If "mir geht es gut" can be " I am doing well," then why can't "wem geht es schlecht" be "who is not doing well?"
"Who feels bad?" is generally reserved for asking who feels regret or remorse. It's not a typical way to ask who is feeling unwell. I'd really appreciate a German Mod (or someone fluent in both English and German) to clarify whether, "Wem geht es schlecht?" is enquiring after well-being or regret/remorse.
Thank you kindly. :0)
EDIT: As DanFelker wrote above, "Who is not doing well?" is one example for asking after someone's well-being. Another is, "Who isn't feeling well?"
So like you and many others in this thread I started out feeling convinced that "who is feeling badly" must be the more correct English grammar. However after looking into it a bit I realized there is a subtle exception to the adverb rules when it comes to a certain set of verbs which means we should drop the "ly"! This page explains it:
Rule: English grammar has one tricky caveat that seems like an exception to these easy rules: If the verb is one of these four senses—taste, smell, look, feel—don’t ask how. Instead, ask if the sense verb is used actively. If so, attach the -ly. If the sense verb is not used actively, which is more common, don’t attach -ly.
Roses smell sweet/sweetly. Do roses actively smell with noses? No, so no -ly.
The woman looked angry/angrily. Is the woman actively looking with eyes? No, only her appearance is being described.
She feels bad/badly about the news. She is not feeling with fingers so no -ly.
She feels bad/badly since burning her fingers. She feels with her fingers here so the adverb (-ly form) is used.
These aren't the only verbs that take adjectives instead of adverbs. In fact, all linking verbs do.
Be - The boy is hungry. Interestingly, the response "I am good" to "How are you?" is actually grammatically correct for this reason.
Seem - That book seems interesting.
Grow - I often grow tired after a long day at work.
Turn - The woman's face turned red from embarrassment.
A linking verb is a verb that connects the subject to additional information about it. Action verbs, however, describe actions that are carried out, and therefore must instead use adverbs. The only verbs in English that are always linking verbs are to be, to become, and to seem. Many other verbs (such as the ones you mentioned) can have different meanings to be either linking verbs or action verbs.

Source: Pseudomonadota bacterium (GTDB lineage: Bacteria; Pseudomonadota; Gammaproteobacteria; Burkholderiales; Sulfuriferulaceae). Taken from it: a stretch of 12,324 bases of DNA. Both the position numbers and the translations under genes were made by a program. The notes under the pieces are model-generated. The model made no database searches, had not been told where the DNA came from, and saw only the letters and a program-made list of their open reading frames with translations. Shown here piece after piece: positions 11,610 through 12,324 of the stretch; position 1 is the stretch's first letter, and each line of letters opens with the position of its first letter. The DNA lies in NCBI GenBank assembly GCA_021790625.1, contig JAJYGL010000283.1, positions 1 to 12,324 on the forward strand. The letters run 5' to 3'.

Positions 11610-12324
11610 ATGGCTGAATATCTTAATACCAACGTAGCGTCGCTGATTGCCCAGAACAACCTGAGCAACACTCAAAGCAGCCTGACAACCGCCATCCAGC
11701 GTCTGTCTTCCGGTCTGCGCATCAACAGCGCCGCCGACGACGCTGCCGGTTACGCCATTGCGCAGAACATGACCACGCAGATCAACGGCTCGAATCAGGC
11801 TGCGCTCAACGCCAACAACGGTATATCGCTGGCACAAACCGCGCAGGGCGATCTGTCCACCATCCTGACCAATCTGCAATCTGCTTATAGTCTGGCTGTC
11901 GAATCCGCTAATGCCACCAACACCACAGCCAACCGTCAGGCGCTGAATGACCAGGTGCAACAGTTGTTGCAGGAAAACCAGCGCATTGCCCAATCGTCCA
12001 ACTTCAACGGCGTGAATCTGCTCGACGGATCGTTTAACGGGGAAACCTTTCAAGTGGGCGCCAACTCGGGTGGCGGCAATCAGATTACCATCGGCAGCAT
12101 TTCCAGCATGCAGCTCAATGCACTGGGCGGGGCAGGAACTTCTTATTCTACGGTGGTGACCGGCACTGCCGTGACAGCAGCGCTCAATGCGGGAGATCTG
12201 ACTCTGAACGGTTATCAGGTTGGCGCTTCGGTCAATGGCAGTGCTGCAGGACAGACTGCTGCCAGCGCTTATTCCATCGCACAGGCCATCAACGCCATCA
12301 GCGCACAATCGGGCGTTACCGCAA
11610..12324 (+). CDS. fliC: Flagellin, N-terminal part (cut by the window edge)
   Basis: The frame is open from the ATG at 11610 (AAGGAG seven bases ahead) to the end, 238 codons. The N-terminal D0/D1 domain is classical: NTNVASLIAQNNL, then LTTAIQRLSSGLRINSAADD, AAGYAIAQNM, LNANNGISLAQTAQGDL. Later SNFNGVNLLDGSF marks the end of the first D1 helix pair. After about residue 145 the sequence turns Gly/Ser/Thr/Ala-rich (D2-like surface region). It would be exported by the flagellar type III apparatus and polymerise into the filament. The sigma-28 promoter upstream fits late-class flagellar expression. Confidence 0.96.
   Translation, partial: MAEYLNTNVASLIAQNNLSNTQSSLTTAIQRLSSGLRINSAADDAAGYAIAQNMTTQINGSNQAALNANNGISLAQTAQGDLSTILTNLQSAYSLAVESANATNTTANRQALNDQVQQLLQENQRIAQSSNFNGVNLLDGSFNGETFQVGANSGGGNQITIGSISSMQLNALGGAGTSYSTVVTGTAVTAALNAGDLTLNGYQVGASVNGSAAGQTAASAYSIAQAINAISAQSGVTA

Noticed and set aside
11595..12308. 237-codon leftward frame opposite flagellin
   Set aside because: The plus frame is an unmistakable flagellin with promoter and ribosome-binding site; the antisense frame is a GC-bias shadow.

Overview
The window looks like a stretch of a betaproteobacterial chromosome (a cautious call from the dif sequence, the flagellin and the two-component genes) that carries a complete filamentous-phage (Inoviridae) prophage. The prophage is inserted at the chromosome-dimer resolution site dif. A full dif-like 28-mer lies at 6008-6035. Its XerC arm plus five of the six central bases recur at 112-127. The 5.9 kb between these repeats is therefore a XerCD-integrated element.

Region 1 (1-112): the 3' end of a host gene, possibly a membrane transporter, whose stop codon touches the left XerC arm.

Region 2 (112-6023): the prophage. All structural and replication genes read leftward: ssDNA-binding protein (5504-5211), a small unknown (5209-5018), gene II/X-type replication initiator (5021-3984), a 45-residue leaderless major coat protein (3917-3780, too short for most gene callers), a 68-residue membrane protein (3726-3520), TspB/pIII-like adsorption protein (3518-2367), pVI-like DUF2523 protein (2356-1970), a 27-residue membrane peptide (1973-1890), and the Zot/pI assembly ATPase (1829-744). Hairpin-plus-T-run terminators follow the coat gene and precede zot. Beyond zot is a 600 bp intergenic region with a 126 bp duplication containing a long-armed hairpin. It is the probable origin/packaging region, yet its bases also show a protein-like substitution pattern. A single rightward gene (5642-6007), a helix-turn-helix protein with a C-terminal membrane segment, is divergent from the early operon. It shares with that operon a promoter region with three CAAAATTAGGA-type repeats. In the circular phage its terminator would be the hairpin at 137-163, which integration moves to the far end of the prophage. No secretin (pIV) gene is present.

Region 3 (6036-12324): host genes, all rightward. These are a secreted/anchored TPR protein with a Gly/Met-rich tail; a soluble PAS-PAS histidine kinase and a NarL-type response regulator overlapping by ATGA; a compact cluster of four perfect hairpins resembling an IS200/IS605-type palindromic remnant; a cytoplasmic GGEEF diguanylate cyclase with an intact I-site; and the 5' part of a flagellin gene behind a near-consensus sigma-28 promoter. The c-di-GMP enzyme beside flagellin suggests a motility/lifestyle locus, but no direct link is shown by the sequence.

"Hear" takes adverbs and not adjectives (he hears well). This is because the examples of taste, smell, look, and feel don't actually refer to the senses, but the way they are perceived. "He smells well" means that he has a good sense of smell, but "He smells good" means that he has a good scent. The equivalent verb for the sense of sound is "sound," which is why "The music sounds good" is correct and not "The music sounds well."
The logical subject of the verb schlechtgehen (as with some other verbs which describe emotional or sensory states or changes) is in dative case:
Mir geht es gut. Ihm geht es schlecht.
If you ask about the person referring to said state, you need to use the interrogative pronoun in the corresponding form, here that'd be dative.
wer = nominative
wessen = genitive
wem = dative
wen = accusative
Is this just a rule to learn with sensory states only? If the answer is "He is feeling bad," he would be the subject which leads me to want to use the verb 'wer'.
Is schlechtgehen about feeling bad as in unwell, or feeling bad as in distressed?
It is all about the case:
wer is nominative; wem is dative; wen is accusative.
This is another of those expressions that you can only get wrong the first time you see it on Duo. Why no lesson/instructions anymore (since Crowns)?
You have to click on the lesson circle, then click on the light bulb and the instructions come up. At least on a laptop, I don't think they appear on the app.
Is 'Who is ill?' acceptable. I thought I remembered this as a translation of 'es geht schlecht' somewhere else.
Who is not feeling well? should be accepted.
In other questions.
Mir geht es gut = I am doing/Feeling well - is given as an acceptable answer.
feeling bad = not feeling well, therefore should be accepted.
I feel this is a idiom rather than a direct translation. I also wrote who is not doing well.
you just have to learn the appropriate case we use with some verbs and 'wie geht es' triggers the dative case
It makes some kind of literal sense though, i.e. "To whom is it going bad(ly)/poorly"
I agree, that in English, you would say, "Who isn't feeling well?'. But alas Duo disagrees.
I wrote "who is unwell"- my response is correct and should have been accepted.